11. A big quiescent prominence suddenly start to detach from the Sun disc, in few minutes it reach huge dimensions but with lower luminosity, the structure is dissolving with the magnetic lines. I could capture few moments of the event tuning gamma and exposure at each frame to compensate its fast evolution. The transparency was bad, a milky sky, but the seeing was better and let me to take few good frames even if I had to shorten the movies more then usual. I saw the start of this liftoff on sdo website and decide to set as fast as possible the telescope, if i a checked it only half an hour first i could had follow the event since the start, but it is also true that 20 minutes after I would have seen nothing so I don't complain a lot eheh Here you can watch at a high resolution mosaic of the prominence. and few other prominence of that day. The animation represent a close up portion of the Sun of June taken with a 100 ED refractor using a Daystar h-alpha filter at a focal of 2000mm. Hope you like it, comments and questions are welcome and subscribe to my Youtube channel to see many more. YouTube Channel
  12. The last weekend I should have not use the telescope, I was sick at home but when I saw this big prominence online I decided to collect my last energy and try. The prominence has few turbulent evolutions and seem to start a detaching movement instead it stay there twisting on itself. This time I presented the timelapse in 4 different color, every personal taste should be pleased. Comments and questions are welcome, and if you enjoyed the movie visit my video channel. YouTube Channel
  13. Here my last video. You can watch at the evolution of a solar image through several stages of processing, from what you usually see in the telescope up to what you find in the final image. The effect of seeing of the first clip is evident and even if there are few moments where you can understand the structure and details, they are ususally blured by turbolence; in the frames stacking you already notice a superior quality, no noise or turbolence, while in the wavelet stage you can finally discover the inner details normally not visible. The last animation is the final work, colored and tuned to show better. I used as subject a close up portion of the Sun of 26 May with the evolution of a huge prominence during an hour of observation. Images taken with a 100 ed refractor using a Daystar h-alpha filter at a focal of 2000mm. Hope you enjoy it and will follow my channel. Follow YouTube Channel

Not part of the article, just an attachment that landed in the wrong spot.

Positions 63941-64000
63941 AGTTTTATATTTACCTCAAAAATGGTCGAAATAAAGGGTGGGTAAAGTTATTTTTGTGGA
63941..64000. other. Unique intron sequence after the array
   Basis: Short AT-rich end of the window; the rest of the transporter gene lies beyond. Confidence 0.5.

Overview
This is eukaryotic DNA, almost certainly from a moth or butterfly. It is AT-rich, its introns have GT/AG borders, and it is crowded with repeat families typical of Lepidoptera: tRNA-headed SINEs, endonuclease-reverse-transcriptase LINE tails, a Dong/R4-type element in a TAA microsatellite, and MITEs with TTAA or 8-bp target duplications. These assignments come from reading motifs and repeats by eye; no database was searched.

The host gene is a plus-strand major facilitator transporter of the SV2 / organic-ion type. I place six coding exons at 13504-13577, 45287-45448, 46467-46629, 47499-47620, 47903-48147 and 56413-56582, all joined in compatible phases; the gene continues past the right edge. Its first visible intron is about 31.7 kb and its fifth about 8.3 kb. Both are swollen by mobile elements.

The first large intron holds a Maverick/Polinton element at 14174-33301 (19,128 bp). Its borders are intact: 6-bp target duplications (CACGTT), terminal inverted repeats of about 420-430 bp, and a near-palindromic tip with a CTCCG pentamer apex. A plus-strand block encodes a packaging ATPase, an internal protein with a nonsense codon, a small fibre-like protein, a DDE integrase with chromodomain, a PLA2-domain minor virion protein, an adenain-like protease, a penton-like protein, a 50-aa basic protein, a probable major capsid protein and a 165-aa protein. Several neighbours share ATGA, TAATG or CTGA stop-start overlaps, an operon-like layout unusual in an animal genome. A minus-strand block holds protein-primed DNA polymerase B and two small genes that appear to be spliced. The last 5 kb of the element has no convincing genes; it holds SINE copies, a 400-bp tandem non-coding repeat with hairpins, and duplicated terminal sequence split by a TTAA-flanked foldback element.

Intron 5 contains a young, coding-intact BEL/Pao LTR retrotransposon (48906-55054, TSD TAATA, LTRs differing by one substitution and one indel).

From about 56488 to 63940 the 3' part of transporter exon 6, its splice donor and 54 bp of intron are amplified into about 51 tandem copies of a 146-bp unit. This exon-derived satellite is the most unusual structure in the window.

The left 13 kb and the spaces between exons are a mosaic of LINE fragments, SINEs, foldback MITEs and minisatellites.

14. It occured to me that I should share with you the timelapes of this year's Mercury transit as seen from Czech Republic. The clouds have parted for some 20 minuts, allowing me to capture this timelapse. I shot it with a modified webcam, Baader 2.25x Barlow and UV/IR cut filter, using my former SW MAK 102/1300.
  15. Photosbykev

    Lunar Eclipse timelapse (final)

    3 cameras, 6 hours of shooting, 2000 images and a heap of post processing best viewed on Youtube full screen HD
  16. 700 x 6 second exposures. Captured during the timelapse were a tumbling satellite and an aircraft contrail casting a shadow onto the clouds Best viewed on Youtube in HD